Perhaps recognising the limitations of the average level of technological competence and associated technical problems (bandwidth, firewalls), the top vote for ‘which tool would you include in an online class’ was still the unsexy text chat (73%). Not far behind though were voice chat (64%, or 51 respondents), and virtual classrooms (65%, 52 respondents). Instant Messaging (IM) came in a surprising fourth place (59%, 47 respondents) – perhaps people prefer tools that allow communications with multiple participants. IM tools are typically limited to one-to-one communications.

Why are synchronous tools important?

221 responses to this question were grouped under the following main headings: pedagogical, social, community, and personal engagement. Approximately 50% of the reasons given could be classified as pedagogical reasons, with the other 50% of reasons given fitting broadly under the categories of social, community, and personal engagement. Respondents see synchronous interactions equally benefiting both the social/affective, and educational development of participants.

Pedagogical Advantages

Of the pedagogical reasons given by far the most frequently mentioned was the immediacy of feedback (25 respondents; 30%). 10% (8 respondents) referred to the ability to better and more effectively clarify problems and misunderstandings using synchronous tools. Seven respondents (9%) saw synchronous interactions as improving collaboration, and better serving a range of learning styles. Five respondents (6%) thought that synchronous tools resulted in better discussions.

Interestingly, 6 respondents (7%) thought synchronous tools important as they were the closest thing to f2f teaching. No reason was offered as to why this was desirable.

Affective Advantages (social, community, and personal engagement)

  • 55% of respondents made reference to levels of personal engagement/motivation             
  • 29% of respondents made reference to community building                                      
  • 27% of respondents made references to improving the social experience                            

Taken as a whole, these 82 respondents see substantial affective and pedagogical advantages in using synchronous tools.

Why are synchronous tools NOT important? (Or why would you NOT use them?)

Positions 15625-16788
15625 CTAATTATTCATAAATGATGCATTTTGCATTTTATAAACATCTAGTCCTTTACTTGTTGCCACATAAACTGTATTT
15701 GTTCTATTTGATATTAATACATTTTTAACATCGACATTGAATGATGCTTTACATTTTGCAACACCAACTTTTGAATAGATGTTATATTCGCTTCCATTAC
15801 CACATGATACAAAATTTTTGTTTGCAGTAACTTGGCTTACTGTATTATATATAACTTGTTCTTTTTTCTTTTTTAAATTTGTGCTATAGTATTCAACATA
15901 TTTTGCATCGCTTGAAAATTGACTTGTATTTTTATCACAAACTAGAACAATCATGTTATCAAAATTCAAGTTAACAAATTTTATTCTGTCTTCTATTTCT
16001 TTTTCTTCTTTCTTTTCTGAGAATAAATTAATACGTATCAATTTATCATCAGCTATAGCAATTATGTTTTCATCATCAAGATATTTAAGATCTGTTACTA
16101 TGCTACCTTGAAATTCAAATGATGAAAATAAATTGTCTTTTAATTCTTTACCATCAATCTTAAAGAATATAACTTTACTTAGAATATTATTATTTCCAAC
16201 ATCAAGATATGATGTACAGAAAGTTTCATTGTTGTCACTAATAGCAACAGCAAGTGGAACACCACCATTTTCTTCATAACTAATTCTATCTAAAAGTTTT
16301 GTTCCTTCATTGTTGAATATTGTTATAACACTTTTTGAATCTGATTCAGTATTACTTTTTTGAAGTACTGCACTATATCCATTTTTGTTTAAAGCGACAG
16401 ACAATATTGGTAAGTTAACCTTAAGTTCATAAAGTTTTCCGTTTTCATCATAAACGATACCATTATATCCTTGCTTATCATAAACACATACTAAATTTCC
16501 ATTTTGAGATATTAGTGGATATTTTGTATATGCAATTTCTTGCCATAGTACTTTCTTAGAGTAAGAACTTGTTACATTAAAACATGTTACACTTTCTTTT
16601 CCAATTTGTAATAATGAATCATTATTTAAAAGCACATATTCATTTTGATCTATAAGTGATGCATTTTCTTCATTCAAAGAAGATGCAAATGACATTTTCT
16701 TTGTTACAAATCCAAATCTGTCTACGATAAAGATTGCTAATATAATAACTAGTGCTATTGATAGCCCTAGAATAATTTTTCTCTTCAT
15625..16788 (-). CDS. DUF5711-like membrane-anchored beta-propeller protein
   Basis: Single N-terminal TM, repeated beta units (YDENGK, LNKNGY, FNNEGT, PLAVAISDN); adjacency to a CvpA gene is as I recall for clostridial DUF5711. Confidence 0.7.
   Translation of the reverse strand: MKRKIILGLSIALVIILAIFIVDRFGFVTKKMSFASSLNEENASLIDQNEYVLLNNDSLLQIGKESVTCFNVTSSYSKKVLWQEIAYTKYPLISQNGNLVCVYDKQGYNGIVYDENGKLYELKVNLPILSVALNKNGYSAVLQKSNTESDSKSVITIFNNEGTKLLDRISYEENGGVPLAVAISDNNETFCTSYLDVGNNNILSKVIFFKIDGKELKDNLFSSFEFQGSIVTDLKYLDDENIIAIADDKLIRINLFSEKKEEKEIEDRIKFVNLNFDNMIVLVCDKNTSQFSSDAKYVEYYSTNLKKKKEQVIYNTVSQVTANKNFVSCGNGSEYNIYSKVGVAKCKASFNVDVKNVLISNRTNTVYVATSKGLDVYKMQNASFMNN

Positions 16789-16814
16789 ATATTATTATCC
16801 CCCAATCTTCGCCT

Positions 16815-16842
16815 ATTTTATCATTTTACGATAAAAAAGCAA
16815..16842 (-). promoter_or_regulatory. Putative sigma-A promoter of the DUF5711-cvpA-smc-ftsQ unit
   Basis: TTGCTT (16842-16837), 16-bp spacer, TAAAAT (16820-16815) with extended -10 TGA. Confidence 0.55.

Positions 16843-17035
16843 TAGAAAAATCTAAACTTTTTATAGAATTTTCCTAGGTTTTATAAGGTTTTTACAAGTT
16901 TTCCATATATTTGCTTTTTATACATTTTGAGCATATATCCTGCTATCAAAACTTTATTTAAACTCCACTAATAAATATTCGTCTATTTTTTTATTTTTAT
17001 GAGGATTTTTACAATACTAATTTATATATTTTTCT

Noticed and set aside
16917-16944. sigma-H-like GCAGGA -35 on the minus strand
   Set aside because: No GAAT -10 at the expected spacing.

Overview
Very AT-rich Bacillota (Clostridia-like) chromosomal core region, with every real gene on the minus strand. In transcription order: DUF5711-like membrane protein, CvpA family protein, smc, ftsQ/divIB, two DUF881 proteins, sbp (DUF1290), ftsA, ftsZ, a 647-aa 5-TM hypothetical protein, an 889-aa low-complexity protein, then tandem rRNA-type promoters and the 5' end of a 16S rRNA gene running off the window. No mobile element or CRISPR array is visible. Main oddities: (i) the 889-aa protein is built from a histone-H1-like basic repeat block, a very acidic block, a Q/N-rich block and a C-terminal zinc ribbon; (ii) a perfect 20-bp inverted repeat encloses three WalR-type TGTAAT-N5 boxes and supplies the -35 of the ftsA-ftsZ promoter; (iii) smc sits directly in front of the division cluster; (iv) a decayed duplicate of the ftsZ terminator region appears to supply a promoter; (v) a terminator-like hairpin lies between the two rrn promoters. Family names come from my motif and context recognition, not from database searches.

Of the 82 respondents only 1 would not recommend the use of synchronous tools in online courses.

Which synchronous tools would you recommend?

The four options presented all scored highly. Text chat was the highest (73%), virtual classrooms (65%), voice chat (64%), and Instant Messaging was the least popular (59%). 89% (71 respondents) thought text chat was the most useful synchronous tool, and Instant Messaging, again taking fourth position, being seen as useful by 73% (56 respondents).


If these results are an accurate reflection of the greater educational community, the use of synchronous tools is widespread. The majority of online courses include synchronous tools, and an overwhelming majority of respondents (99%) would recommend their inclusion in online courses.  There is an awareness that these tools can have various purposes (one-to-one, small group work, class meetings), and that they are necessary for those teachers and learners who desire more personal and immediate connections. There is no apparent push to have synchronous tools used for whole class instruction. That would eliminate what is often touted as the greatest advantage of studying online – the flexibility of studying anyplace anytime. But this data certainly indicates that a significant number of teachers and students want to have realtime interactions in online courses.


  1. Terry Anderson & Fathi Elloumi (eds); Theory and Practice of Online Learning, Chapter 5: Technologies of Online Learning (elearning); Rory McGreal & Michael Elliott
  2. Muirhead, Brent; Research Insights into Interactivity, International Journal of Instructional Technology and Distance Learning, March 2004
  3. Foreman, Joel; Distance Learning and Synchronous Interaction; Technology Source; July/August 2003; http://ts.mivu.org/default.asp?show=article&id=1042
  4. Insync Training: http://www.insynctraining.com/Insync_Home.html#Home

Michael Coghlan
April 9, 2004